In the United States, married couples two most accumulated or collected assets are their home and their retirement accounts. As such these two assets are also often the main source of dispute or discussion when divorcing couples are forced to deal with the division of their assets and liabilities. All states have specific laws dealing with the division of the divorcing parties assets and liabilities. As part of a divorce process, all States within the United States require some type of equitable division of their assets and liabilities. In order to divide most types of retirement accounts, military retirements or pension’s individuals are required to have a Qualified Domestic Relations Order (“QDRO”) or other type of Order dividing such retirement entered by the judge overseeing the divorce case. A great majority of attorneys do not prepare them for their clients because financial specificity to which they must be prepared in each and every case. Often these documents are outsourced to professionals such as accountants or financial planners whose practice is solely focused on the preparation of such QDRO’s to ensure financial accuracy.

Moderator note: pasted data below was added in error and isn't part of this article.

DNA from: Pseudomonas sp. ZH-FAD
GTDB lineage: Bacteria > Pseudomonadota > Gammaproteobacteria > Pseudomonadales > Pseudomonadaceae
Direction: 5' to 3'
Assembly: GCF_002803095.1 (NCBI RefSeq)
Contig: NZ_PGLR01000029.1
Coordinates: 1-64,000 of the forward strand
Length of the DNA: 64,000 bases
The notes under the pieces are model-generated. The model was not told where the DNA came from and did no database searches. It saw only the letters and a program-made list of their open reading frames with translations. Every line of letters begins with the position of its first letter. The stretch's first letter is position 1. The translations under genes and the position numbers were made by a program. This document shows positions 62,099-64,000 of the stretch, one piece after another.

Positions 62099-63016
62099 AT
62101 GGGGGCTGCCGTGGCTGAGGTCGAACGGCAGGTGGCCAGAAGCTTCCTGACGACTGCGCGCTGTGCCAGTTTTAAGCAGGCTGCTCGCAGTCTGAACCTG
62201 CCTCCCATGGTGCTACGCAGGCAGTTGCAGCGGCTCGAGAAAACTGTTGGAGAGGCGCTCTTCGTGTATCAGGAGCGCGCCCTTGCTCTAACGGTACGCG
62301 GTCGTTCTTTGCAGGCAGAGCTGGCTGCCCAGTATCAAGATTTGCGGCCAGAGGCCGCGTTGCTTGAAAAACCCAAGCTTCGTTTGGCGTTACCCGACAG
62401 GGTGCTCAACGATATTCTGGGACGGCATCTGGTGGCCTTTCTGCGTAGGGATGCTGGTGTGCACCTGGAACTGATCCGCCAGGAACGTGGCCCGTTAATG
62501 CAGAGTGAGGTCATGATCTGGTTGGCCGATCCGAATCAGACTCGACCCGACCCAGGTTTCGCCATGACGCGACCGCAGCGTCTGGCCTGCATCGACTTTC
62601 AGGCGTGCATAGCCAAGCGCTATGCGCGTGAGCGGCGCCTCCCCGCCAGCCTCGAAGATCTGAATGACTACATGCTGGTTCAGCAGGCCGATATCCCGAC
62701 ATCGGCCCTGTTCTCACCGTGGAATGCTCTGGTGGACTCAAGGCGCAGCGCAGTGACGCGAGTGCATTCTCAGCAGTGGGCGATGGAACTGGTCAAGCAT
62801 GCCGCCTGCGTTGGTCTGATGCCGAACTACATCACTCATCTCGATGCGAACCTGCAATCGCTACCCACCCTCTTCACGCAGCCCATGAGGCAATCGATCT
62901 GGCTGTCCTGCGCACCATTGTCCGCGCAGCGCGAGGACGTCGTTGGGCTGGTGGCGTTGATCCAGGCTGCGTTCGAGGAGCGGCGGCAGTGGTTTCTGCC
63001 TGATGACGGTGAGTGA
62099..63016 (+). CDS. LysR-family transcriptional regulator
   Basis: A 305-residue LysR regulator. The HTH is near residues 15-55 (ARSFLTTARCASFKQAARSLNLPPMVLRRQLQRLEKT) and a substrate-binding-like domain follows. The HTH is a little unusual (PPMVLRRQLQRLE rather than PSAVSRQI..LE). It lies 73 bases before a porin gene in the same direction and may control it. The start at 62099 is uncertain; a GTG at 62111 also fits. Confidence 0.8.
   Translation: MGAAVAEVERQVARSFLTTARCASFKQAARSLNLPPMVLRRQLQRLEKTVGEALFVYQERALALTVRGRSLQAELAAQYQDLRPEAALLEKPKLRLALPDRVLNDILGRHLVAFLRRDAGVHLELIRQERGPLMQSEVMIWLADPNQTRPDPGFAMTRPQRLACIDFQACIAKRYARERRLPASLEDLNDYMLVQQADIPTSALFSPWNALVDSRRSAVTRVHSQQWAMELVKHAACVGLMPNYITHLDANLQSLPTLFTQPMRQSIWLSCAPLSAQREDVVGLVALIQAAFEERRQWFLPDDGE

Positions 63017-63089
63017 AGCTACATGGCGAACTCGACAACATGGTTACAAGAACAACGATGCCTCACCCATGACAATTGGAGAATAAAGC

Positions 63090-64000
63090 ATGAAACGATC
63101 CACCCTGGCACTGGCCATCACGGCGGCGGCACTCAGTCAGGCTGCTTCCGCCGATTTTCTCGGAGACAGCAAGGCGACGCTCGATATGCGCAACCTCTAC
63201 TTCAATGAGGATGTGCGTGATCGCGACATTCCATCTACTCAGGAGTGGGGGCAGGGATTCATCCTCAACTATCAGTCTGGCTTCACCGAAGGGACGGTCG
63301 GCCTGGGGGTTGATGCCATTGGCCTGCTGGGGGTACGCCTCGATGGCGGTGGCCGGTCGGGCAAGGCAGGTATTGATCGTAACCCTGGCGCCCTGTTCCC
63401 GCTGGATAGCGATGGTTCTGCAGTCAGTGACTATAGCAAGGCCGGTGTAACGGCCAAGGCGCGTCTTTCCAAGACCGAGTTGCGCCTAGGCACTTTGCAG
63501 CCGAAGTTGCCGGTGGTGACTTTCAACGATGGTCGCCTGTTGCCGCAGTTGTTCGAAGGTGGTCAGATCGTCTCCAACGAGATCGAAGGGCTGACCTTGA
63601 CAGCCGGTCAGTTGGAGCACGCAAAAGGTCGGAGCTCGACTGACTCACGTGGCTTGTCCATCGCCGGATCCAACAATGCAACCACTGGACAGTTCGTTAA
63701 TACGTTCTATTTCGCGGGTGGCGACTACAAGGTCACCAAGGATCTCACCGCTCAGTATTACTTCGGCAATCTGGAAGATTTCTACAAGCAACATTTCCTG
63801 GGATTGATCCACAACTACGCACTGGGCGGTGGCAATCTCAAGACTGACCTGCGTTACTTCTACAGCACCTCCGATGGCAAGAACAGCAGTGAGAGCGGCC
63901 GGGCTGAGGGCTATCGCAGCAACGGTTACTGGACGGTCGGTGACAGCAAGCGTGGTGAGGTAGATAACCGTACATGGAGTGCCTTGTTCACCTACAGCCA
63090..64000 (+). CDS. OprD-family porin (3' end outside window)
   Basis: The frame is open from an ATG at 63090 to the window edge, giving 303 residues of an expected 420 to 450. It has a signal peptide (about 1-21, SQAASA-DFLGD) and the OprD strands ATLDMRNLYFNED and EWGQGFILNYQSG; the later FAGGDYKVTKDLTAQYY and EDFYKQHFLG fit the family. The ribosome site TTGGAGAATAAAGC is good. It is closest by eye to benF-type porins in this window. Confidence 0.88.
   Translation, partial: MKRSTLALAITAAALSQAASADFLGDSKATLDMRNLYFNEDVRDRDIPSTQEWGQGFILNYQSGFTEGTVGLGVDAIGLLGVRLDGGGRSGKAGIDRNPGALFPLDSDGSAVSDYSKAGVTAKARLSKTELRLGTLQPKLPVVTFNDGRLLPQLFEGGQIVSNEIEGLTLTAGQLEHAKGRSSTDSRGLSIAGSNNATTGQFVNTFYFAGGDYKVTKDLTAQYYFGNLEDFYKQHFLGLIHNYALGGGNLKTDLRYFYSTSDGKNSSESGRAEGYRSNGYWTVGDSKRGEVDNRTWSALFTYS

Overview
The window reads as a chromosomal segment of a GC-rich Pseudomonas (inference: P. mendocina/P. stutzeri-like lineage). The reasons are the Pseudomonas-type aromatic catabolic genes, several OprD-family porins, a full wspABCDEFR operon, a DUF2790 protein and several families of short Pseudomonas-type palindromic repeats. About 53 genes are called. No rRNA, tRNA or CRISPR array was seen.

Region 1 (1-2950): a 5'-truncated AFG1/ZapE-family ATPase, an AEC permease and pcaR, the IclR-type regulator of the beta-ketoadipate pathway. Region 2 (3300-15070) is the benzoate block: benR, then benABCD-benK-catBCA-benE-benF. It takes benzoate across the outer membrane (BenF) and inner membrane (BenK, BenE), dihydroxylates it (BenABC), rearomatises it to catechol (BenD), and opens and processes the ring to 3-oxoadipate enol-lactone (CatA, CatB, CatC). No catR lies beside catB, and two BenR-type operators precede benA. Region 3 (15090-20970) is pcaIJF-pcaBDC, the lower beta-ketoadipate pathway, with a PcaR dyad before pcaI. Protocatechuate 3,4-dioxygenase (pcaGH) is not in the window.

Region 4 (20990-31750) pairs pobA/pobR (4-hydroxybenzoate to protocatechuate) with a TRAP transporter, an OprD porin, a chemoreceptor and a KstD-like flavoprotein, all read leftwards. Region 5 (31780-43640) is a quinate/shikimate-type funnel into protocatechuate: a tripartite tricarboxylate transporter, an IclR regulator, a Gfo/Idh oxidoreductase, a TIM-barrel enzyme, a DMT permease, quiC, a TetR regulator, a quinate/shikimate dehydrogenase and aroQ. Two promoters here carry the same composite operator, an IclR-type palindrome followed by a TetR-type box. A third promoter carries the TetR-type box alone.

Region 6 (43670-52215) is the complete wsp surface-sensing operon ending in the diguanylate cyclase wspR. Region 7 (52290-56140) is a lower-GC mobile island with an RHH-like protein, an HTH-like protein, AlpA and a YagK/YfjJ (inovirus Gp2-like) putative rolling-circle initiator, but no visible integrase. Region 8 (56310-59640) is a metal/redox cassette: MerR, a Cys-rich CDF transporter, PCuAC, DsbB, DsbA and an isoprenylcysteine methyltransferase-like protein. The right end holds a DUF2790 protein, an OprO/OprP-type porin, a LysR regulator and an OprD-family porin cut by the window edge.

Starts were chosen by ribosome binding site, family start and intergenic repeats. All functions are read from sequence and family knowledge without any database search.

The reason QDRO’s have the ability to present problems is that because every retirement plan is governed by their own sets of rules and regulations and plan administrator’s often decline to accept an improperly prepared QDRO which then requires a modification of the QDRO and then having to resubmit it to the judge for signature again which can be very time consuming. We have personally been contacted to assist someone who had prepared a QDRO three separate times and each time it was rejected which ultimately consumed six month’s time unnecessarily. It is important to note that if one QDRO is perfectly acceptable for one plan, it certainly does not mean that the same QDRO is acceptably for another plan. A prudent person should contact the plan administrator and secure contact information for the individual in charge of reviewing the QDRO upon receipt from the court and request a review of a draft QDRO prior to submission to the Judge. This would at least eliminate one potentially bad step of the QDRO being rejected by the plan administrator. Having said that, a very cautious word needs to be said that just because a plan administrator “signs off” on a draft QDRO does not automatically mean that the QDRO is financially correct which is why QDRO’s are best left to the financial professionals.
Robert G. Hetsler, Jr., J.D., CPA, CVA, CFF, FCPA a non-attorney practice which is focused on the preparation of QDRO’s and all other types of retirement division orders that are required as part of the divorce process. Robert maintains a CPA license does not maintain an law license and does not purport to provide any legal advice. To know about QDRO Divorce and QDRO forms. Please visit our website.